Give your best explanation on why a rounded top is a sign of trend dying.

Discussion in 'Technical Analysis' started by Risepoint1879, Feb 10, 2019.

  1. I know that this is a rounded top, and not a pullback followed by another long. But I am seeking a good way to explain it conceptually. How would you explain the difference between a rounded top where the trend dies, and a healthy pullback? A rounded top is a sustained push up, rather than the normal up and down of a trend. One would think that it's a sign of strength, so why is it actually a sign of the trend dying?

    I traded it as a pullback, which obviously didn't work.
    Last edited: Feb 10, 2019
  2. maxinger


    answer quite straightforward.

    market can
    - continue to go up
    - reverse to go down
    - remain still
  3. schweiz


    The difference between a trend reversal and a pullback is very complicated.

    What looks like a trend reversal in a specific timeframe can look/be a pullback in another (higher) timeframe. But if it continues long enough it might become a trend reversal in the higher timeframe as well.

    So pullbacks and reversals should always be studied in relation to timeframes and duration of the move.
  4. Actually, you don't know that. Suggest becareful about what you "think" know. (The market is very good about getting you to "take the bait", then "setting the hook".)
  5. It’s complete bullshit. No more proof it’s a top than a continuation pattern.
  6. Do you take multiple TF into account for trades? My understanding is that the time frame that is most used by traders will have the most logic to it's cycles.
  7. Handle123


    Yes, I know we all have different definitions of patterns, but the chart of AMD, there is no rounded top, this is a double top after a gap from the close. Without doing backtesting of this stock, the first high is a tight H&S to be sold. The bottom happens with less volume and forms H&S bottom most likely will go back up. And the 2 small counter waves up completes the 5 small wave swing forming the Quad top(tight H&S and current top) and with the gap most like is a sell short opportunity. But a rounding top in my definition it not.
    comagnum likes this.
  8. Specterx


    The issue with the trade IMO is not labeling the prior action that caused the downmove in the first place (could be called HnS, lower high, rounding top, wedge, or something else), but rather that you bought without any indication that buying was coming in - just a fat red bar at its low. The down move has to be reversed by something. Your options in this case are:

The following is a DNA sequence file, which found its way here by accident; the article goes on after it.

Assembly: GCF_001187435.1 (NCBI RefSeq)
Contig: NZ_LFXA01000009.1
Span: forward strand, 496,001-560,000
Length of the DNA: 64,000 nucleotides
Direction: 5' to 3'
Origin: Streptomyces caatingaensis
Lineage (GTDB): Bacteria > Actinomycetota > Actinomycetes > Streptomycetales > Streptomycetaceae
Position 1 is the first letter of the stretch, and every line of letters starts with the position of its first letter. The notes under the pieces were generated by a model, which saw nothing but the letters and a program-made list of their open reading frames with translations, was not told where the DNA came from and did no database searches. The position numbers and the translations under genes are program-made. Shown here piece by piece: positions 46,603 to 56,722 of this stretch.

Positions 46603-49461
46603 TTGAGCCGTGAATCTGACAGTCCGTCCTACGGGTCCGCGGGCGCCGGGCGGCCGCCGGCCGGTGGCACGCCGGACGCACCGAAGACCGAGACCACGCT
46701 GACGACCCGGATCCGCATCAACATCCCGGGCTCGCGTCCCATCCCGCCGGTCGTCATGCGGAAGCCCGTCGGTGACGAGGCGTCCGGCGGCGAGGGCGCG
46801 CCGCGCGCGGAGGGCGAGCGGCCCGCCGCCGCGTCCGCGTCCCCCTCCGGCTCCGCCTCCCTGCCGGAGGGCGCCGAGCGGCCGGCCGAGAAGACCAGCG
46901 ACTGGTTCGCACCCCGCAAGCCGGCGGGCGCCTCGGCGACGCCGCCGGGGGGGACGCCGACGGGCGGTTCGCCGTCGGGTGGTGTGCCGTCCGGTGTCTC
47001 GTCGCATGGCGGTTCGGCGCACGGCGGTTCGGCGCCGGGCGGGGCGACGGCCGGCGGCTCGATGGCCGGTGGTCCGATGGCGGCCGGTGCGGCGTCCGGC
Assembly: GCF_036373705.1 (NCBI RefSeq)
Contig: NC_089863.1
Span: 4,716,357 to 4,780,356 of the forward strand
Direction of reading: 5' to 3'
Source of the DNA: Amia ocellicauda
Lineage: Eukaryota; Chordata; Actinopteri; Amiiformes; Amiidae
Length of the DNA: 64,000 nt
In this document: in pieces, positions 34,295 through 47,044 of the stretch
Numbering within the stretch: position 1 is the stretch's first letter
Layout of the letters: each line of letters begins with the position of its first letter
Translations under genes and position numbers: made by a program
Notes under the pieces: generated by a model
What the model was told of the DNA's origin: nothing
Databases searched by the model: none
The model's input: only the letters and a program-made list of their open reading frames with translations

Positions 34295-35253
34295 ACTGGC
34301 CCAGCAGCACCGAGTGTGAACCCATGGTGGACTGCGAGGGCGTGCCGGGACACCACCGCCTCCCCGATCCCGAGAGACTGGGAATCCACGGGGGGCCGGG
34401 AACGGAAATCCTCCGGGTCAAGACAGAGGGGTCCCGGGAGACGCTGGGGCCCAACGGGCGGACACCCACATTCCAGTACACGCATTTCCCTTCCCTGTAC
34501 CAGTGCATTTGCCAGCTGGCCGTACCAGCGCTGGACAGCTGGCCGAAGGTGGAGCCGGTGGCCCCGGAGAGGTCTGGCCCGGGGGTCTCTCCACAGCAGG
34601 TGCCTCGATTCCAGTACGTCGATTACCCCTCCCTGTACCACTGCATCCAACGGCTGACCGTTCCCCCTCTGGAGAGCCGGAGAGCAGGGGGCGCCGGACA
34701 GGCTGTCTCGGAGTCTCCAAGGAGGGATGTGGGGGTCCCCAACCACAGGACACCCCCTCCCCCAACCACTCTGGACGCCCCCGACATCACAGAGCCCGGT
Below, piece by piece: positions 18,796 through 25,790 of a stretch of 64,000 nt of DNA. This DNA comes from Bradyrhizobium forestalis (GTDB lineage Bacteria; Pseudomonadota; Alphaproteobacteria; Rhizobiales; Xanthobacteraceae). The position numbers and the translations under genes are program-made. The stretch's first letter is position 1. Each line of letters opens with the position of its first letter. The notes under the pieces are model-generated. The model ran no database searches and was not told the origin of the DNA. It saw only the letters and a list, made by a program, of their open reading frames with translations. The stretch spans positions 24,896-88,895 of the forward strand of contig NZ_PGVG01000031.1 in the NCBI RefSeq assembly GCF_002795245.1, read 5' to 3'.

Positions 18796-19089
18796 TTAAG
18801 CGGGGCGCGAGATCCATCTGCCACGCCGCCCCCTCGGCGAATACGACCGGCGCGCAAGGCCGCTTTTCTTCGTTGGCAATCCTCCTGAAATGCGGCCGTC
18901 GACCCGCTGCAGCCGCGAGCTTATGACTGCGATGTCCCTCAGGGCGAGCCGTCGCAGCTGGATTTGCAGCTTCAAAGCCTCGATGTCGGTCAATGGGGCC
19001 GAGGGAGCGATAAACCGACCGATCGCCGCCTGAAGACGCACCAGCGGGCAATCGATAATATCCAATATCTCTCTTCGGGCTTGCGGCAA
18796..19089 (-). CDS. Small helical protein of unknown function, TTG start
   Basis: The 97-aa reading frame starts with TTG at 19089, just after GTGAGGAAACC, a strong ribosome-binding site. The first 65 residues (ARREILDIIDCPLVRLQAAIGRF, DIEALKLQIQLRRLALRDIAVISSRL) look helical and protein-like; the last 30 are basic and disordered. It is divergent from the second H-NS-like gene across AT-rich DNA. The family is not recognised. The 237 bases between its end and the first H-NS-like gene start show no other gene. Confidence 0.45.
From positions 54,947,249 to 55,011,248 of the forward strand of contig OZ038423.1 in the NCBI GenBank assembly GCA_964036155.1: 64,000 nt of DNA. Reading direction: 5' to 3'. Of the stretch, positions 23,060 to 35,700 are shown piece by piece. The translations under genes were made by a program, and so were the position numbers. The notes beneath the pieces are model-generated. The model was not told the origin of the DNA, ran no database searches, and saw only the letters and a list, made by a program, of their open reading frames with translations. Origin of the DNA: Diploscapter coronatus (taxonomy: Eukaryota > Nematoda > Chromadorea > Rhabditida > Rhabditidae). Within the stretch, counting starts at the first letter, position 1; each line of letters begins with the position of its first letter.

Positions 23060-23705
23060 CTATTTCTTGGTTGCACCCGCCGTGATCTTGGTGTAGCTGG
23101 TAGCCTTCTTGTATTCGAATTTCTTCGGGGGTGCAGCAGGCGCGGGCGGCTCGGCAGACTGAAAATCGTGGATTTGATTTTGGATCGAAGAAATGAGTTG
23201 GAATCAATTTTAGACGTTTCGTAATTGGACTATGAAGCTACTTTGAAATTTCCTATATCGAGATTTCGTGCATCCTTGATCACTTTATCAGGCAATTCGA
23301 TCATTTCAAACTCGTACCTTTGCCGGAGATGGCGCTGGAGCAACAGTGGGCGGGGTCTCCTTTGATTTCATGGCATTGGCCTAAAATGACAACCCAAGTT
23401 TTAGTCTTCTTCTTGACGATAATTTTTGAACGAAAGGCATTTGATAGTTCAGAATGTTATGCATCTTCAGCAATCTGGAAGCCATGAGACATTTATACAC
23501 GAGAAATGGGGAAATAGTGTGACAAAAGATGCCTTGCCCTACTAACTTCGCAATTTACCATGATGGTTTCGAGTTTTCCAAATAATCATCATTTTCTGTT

1. Buy the MA/support blind (what it looks like you did)
    2. Go to a smaller TF and look for a reversal (tough since this is already a 1min chart)
    3. Wait for the 1min TF to create visible reversal action of one to several bars - didn't happen until at least 3 bars later by which time the price was lower and we're talking about a whole different trade context.
    S-Trader likes this.
  9. Nobert


    Could you share the same date of chart in a wider picture,with premarket, like instead of 60 candles, 200 or 300 ?

    Last edited: Feb 10, 2019
    murray t turtle likes this.
  10. S-Trader


    There are multiple trends in play as @schweiz alluded to, and maybe you’re getting them mixed up. It *appears* that you intended to trade the uptrend which began near the end of the prior day, and was confirmed/ignited by the gap up. That trend — let’s call it the “primary trend” — didn’t “die”… it ended up continuing thru lunch.

    The 1’ “micro trend” within the primary trend did “die” with the "rounded top,” though. (Semantic argument, but I’m OK with it — up move followed by multiple failed attempts to break higher, which resulted in a sorta rounded pattern on a micro level.) It looks like it was just a matter of temporary exhaustion of the minor rally within the primary trend. But I’m not sure how significant that micro-read of a "rounded top" is relative to the bigger-picture, primary uptrend you were trading — maybe it just adds noise?

    If you pull up the 2’ or 5’ chart (easier to see) and also display the extended session, you can see there actually was a semi-parabolic move up into the area of the prior day’s high — so it was likely to be temporarily running out of demand, and into an area of potential supply.

    Looking at the entry on the 1’ and 2’/5’ charts, I’m not seeing anything that might suggest taking a shot there/then (for example, not seeing any significant S/R to the left which might suggest that any pullback might reverse there.) What was your rationale?

    There are a number of approaches & nuances different traders might use to either support or preclude an entry at some point: multi-TF alignment, S/R, price action/candlestick read, MAs, VWAP, depth of pullback, volume, quality of the gap, reversal time, overall market, etc., etc. But in perfect hindsight, there did appear to be a tradable trend — just a matter of your own approach and what your rules allowed.
    Last edited: Feb 10, 2019
    #10     Feb 10, 2019
    Specterx likes this.